Village at Wolf Creek... 1980s pipe dreams over reality, Rio Grande river losses

… this round. :smirk:
Well the buzz in this neighborhood is that Rio Grande National Forest is about to release the final final Environmental Impact Statement,
which once again rolls over for Clear Channel co-founder and Texas car dealer bazillionaire Red McCombs’ obsession with tearing
up a keystone “parcel” to the Wolf Creek watershed, source waters for interstate international Rio Grande River.
This is only an introduction to the main act, which will follow in a day or two. :slight_smile:

Celebrating Alberta Park and Honoring Wolf Creek Rejecting the Village At Wolf Creek, list of go to info and resources Art for the Endangered Landscape: Honoring Wolf Creek Friends of Wolf Creek is planning an informative and inspiring art opportunity this summer, honoring Wolf Creek Pass. Artists of all disciplines will converge at the Wolf Creek Ski Area on Saturday June 20, 2015 to spend the day in the creative process. Then, a traveling art show and sale featuring art works, interpetation and music inspired from Wolf Creek will run in Pagosa 9/26 to 10/26 and Alamosa 10/30-11/29. Durango and Denver dates TBA!

That’s funny, was going to fix that title, yeah, yeah, yeah “loses” not losses.
But, it won’t let me without removing the links, ain’t gonna do it, the links stay, the typo stays.

UPDATE - VWC-RGNF deal tossed out! Judge Rejects Flawed Process - RockyMtnWild Press Release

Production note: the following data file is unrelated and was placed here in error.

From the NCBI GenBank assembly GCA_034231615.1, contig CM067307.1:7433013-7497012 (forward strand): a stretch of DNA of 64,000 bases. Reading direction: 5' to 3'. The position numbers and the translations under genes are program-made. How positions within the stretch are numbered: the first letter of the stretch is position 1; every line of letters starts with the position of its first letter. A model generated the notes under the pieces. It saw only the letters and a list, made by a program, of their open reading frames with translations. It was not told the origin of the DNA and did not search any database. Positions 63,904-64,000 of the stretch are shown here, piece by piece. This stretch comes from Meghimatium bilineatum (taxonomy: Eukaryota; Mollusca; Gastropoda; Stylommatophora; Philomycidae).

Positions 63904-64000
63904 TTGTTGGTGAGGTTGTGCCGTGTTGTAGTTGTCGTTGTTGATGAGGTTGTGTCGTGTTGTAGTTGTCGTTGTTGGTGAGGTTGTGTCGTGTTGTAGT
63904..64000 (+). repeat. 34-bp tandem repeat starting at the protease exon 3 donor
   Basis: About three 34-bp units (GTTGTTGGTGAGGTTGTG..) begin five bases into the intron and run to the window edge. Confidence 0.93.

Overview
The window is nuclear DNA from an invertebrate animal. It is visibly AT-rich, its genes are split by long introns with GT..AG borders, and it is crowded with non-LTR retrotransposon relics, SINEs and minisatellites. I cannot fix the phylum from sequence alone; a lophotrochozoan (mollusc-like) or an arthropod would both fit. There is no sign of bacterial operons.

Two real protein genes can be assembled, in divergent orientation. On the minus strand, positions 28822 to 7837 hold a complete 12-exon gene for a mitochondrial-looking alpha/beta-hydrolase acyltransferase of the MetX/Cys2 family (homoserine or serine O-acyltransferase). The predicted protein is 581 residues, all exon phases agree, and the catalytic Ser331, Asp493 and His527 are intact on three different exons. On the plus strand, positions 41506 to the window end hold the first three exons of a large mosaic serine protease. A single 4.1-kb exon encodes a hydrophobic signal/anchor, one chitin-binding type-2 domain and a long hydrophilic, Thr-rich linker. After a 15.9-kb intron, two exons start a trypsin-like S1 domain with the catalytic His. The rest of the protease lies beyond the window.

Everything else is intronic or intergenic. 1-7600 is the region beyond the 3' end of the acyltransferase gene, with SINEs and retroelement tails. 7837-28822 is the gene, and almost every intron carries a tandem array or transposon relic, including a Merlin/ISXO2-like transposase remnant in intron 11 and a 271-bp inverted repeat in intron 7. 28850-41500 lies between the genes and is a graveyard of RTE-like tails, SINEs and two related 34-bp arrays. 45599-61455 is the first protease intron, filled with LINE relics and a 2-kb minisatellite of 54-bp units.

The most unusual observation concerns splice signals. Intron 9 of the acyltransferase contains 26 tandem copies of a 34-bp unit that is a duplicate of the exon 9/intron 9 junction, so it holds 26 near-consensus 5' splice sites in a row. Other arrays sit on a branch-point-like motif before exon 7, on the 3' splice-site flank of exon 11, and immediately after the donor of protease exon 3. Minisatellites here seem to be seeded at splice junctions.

no-villageatwolfcreek{dot}blogspot{dot}com /2017/05/vwc-rgnf-deal-tossed-out{dot}html
Any future Village Proposal Must Address Development Impacts on the National Forest and Lynx
Denver, CO — The Honorable Senior Judge Richard P. Matsch issued an Order today affirming that the Forest Service “failed to consider important aspects of the issues before them, offered an explanation for their decision that runs counter to the evidence, failed to base their decision on consideration of the relevant factors, and based their decision on an analysis that is contrary to law." This Order concludes another chapter in this decades long saga to protect Wolf Creek pass from a large scale residential and commercial development that could accommodate 8,000 to 10,000 visitors.
“This ruling is an incredible victory for the flora and fauna that rely on Wolf Creek pass for their survival," stated Tehri Parker, Executive Director of Rocky Mountain Wild. “This order specifically recognizes the ‘unique’ environmental qualities of this region, and the role that it plays as a wildlife movement corridor between the Weminuche and South San Juan Wilderness areas. We couldn’t be happier with this outcome and getting this great news on Endangered Species Day!"
The Court rejected the Forest Service’s conclusion that it lacked any control over the use of the private parcel. The Court explained that “there is no legal or logical basis for Defendants" position in the FEIS and ROD that the Forest Service had no power or jurisdiction to limit or regulate development on the federal lands being conveyed to LMJV in the present exchange." The Court was troubled by the fact that the Forest Service previously conditioned use of the original parcel created in 1986 “with a scenic easement that limited development."